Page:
Parents rally in Toronto to call on Ford government to reverse cuts as CUPE strike deadline looms 

WATCH ABOVE: Parents took a break from making back up plans in case of a strike to attend a rally in downtown Toronto. Banding together to show support for unionized workers. As Morganne Campbell reports, many students holding placards in support of their unsung heroes.

Dozens of parents gathered in Toronto’s downtown core Sunday to send a message to the Ontario government to reach a settlement with unionized education support staff as talks continue with a midnight deadline looming.

Parents and teachers held a rally outside the Sheraton Centre Hotel on Queen Street West, where both sides are sitting at the bargaining table, to show their support.

“They deserve to be paid fairly and treated fairly,” said Kimberly Perry, a mother of a Grade 9 student in the GTA and a union representative with the Ontario Secondary School Teachers’ Federation (OSSTF).


READ MORE:
List of school closures across Ontario if CUPE education workers strike Monday

“This gathering says that parents care about what happens in the school and the system and want the system to respond and make sure they’re funding it properly. This was organized overnight.”

It’s nearly down to the wire as the Canadian Union of Public Employees (CUPE) and the Doug Ford government continue the bargaining process with the threat of a province-wide strike looming.

Parents rally together outside the Sheraton hotel in downtown Toronto in support of CUPE workers and asking for the government to reach a settlement.

Parents rally together outside the Sheraton hotel in downtown Toronto in support of CUPE workers and asking for the government to reach a settlement.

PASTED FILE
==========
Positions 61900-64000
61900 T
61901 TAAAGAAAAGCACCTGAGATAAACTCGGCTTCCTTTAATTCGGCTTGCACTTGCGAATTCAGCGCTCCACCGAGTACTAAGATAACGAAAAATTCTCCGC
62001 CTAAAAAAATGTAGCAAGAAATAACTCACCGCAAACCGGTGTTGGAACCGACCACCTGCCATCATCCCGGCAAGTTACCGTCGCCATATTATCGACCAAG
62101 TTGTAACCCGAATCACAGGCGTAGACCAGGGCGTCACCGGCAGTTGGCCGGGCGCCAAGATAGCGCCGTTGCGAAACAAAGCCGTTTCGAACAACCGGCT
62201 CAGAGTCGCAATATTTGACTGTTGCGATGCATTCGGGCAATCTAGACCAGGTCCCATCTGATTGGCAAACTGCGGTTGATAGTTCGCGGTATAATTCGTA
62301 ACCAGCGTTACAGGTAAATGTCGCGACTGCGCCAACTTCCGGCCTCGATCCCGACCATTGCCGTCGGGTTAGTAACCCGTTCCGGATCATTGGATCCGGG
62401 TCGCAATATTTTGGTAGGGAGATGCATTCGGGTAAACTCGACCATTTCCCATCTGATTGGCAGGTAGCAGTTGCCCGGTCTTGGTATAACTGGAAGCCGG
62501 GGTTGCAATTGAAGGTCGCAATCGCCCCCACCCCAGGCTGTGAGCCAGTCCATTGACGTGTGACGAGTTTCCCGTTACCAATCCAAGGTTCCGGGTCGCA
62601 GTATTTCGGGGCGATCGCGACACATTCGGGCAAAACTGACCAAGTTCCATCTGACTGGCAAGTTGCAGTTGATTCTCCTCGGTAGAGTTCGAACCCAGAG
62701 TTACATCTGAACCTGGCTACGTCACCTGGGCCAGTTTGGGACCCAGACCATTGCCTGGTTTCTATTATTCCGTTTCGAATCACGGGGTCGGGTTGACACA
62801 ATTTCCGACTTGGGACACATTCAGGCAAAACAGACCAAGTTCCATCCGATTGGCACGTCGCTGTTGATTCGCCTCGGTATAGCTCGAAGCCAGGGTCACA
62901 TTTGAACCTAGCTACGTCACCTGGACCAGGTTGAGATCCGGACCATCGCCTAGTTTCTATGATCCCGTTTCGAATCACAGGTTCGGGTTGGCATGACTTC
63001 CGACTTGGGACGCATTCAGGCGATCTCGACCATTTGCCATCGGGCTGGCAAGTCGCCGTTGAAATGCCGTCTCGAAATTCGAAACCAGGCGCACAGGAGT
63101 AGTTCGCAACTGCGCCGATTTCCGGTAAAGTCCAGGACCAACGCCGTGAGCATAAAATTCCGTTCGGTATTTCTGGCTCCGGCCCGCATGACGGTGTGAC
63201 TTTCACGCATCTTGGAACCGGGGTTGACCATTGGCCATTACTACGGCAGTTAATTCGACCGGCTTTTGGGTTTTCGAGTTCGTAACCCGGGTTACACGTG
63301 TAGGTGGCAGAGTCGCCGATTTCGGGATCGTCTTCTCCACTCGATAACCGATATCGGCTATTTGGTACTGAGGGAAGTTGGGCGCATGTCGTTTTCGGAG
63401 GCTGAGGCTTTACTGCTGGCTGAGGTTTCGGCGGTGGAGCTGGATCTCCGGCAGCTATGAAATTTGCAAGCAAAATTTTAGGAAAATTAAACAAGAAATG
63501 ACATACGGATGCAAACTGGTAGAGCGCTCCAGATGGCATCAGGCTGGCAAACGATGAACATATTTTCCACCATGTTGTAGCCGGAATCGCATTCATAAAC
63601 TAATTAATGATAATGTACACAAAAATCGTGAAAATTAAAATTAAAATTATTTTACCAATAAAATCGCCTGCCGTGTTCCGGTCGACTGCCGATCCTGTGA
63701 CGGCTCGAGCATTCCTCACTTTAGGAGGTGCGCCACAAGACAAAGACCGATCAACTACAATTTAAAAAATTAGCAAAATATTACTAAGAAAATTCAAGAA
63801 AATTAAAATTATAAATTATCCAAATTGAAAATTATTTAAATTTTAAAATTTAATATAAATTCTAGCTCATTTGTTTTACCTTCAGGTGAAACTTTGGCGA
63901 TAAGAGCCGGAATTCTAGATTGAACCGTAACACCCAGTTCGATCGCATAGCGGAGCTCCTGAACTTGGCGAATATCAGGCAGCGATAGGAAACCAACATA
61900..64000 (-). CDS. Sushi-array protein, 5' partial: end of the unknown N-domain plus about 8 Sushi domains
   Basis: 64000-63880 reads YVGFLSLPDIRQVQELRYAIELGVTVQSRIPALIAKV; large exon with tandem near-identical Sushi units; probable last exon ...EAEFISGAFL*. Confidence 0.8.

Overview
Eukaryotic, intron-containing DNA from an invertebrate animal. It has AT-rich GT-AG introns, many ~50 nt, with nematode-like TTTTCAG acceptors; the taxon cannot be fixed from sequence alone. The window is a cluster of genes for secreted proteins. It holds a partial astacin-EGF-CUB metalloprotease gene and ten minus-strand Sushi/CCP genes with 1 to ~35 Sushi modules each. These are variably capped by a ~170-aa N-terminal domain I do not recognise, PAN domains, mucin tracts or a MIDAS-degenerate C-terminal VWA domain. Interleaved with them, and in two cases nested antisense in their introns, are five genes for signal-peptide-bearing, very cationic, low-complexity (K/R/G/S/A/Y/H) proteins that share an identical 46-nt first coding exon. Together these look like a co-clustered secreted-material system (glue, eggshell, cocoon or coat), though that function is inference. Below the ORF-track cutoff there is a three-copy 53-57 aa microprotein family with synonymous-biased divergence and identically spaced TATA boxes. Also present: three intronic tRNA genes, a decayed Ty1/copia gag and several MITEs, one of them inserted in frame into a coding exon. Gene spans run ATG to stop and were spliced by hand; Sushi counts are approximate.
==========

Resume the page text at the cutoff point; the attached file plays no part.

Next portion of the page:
Morganne Campbell / Global News

“We should be investing in education not cutting education,” said Chris Gill, a teacher in Peel Region. “It’s a huge issue. We don’t want to stop protesting until Ford reverses all of the cuts.”

Last Monday, the union began a work-to-rule campaign that saw many of the services in schools diminished, including custodial cleaning and maintenance, school trips and communication with parents.


READ MORE:
Parents scramble for child care as education workers, province resume talks

On Wednesday, that campaign escalated as the union served notice to the province that its 55,000 members are prepared to walk off the job if a contract isn’t negotiated.

Those employees range from office administrators to special education assistants and custodians.

“It’s an extremely taxing job and they need our support,” said Karen Fowler, who attended the rally with her daughter Ruby. “I feel for our teachers, our daycare workers everybody. It hurts everybody. It hurts the city. It’s not a smart move at all.”


READ MORE:
How school boards will tell you if classes are cancelled Monday

By Thursday, several school boards across Ontario had issued notices to parents explaining that if a strike does happen, they’ll be forced to close schools because without support workers, safety and security is a concern.

A media blackout is currently in place as both sides continue to negotiate. The deadline to reach a deal is 12:01 a.m. on Monday.

Updates on contract negotiations will be posted on GlobalNews.ca and shared on Global News Radio 640 Toronto.

Parents rally together outside the Sheraton hotel in downtown Toronto in support of CUPE workers and asking for the government to reach a settlement.

Parents rally together outside the Sheraton hotel in downtown Toronto in support of CUPE workers and asking for the government to reach a settlement.

Morganne Campbell / Global News

© 2019 Global News, a division of Corus Entertainment Inc.

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